Urdhva mukha svanasana

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Ūrdhva Mukha Śvānāsana

Urdhva Mukha Svanasana (Sanskrit: ऊर्ध्वमुखश्वानासन IAST: Urdhva mukha śvānāsana) or Upward Facing Dog Pose is a back-bending asana in modern yoga.[1][2] It is commonly part of the widely-performed Surya Namaskar (salute to the sun) sequence,[3] though the similar Bhujangasana (cobra pose) may be used there instead.[4]

Etymology and origins[edit]

The name of the pose is from the Sanskrit ऊर्ध्व Urdhva, "upwards"; मुख Mukha, "face"; and श्वान Shvana, "dog".[5] The pose is one of those introduced by Krishnamacharya in the mid-20th century and later taught by his pupils Pattabhi Jois and B. K. S. Iyengar.[6]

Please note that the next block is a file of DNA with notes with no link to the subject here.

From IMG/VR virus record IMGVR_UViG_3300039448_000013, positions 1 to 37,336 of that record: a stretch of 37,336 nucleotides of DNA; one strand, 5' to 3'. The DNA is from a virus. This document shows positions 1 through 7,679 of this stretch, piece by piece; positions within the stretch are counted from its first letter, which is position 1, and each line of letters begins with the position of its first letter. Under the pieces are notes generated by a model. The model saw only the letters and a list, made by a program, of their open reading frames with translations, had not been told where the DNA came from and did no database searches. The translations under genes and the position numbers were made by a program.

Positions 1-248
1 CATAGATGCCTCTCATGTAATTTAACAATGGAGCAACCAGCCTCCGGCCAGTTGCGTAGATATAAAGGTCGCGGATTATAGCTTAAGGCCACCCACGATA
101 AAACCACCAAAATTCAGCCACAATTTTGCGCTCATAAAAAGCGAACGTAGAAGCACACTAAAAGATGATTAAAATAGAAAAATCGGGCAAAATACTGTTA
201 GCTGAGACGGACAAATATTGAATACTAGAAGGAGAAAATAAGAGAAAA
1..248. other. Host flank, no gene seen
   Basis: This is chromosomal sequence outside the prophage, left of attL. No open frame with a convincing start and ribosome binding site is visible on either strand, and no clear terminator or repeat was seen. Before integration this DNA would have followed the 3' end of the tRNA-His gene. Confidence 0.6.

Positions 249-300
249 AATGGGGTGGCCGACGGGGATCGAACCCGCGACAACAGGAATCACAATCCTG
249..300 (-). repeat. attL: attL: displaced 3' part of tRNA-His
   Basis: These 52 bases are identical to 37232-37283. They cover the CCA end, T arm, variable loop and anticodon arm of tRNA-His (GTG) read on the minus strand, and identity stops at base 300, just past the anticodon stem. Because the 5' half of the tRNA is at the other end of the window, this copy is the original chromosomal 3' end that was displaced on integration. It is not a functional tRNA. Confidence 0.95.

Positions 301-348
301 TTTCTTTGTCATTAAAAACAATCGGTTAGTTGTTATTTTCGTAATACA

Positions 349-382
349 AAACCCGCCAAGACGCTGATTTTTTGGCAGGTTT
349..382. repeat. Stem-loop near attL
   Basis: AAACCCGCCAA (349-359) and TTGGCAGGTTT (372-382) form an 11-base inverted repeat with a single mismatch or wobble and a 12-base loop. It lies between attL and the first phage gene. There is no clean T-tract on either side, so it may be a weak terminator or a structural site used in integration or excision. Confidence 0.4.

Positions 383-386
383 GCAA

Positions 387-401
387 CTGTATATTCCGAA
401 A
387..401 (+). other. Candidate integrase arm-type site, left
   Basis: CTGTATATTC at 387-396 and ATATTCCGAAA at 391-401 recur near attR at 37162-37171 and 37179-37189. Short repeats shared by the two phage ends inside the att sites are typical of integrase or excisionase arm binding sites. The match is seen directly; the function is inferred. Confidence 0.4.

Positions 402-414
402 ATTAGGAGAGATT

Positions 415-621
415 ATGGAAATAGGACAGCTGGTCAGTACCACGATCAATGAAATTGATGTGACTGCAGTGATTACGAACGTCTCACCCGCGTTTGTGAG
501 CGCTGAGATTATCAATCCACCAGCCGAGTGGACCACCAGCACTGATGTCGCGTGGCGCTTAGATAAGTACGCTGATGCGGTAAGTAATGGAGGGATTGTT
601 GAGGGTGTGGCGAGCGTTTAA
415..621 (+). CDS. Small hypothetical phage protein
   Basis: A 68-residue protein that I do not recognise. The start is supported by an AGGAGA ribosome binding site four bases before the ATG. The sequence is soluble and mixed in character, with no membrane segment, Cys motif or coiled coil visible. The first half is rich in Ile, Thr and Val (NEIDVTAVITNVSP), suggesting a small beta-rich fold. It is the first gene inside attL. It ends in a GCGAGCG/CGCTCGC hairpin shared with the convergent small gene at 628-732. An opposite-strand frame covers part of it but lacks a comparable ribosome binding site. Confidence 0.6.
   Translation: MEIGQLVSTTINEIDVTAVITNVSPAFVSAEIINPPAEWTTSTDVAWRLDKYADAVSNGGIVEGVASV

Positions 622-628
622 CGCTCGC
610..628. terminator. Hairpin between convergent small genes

The pose is entered with an inhalation from a prone position (or from a pose in a Surya Namaskar cycle), taking the feet a little apart. The legs are stretched out straight, the toes out (not tucked under), and the weight of the body is supported on the hands with outstretched arms so the hips are off the ground. The gaze is directed straight upwards, so the neck and back are arched.[5]

See also[edit]

  • Bhujangasana, a similar reclining backbend with the head and torso stretching upwards


  1. ^ "Urdhva Mukha Shvanasana". AshtangaYoga.info. Retrieved 2011-04-11.
  2. ^ "Upward-Facing Dog | Yoga Poses". Yoga Journal. Retrieved 2013-08-02.
  3. ^ Russo, Tiffany (11 January 2016). "Back to Basics: Upward-Facing Dog Breakdown". Yoga Journal. Retrieved 21 November 2018.
  4. ^ "Bhujangasana (Cobra Pose) Steps and Benefits Video". 20 September 2017. Retrieved 21 November 2018.
  5. ^ a b Mehta 1990, p. 91.
  6. ^ Singleton 2010, pp. 204-205.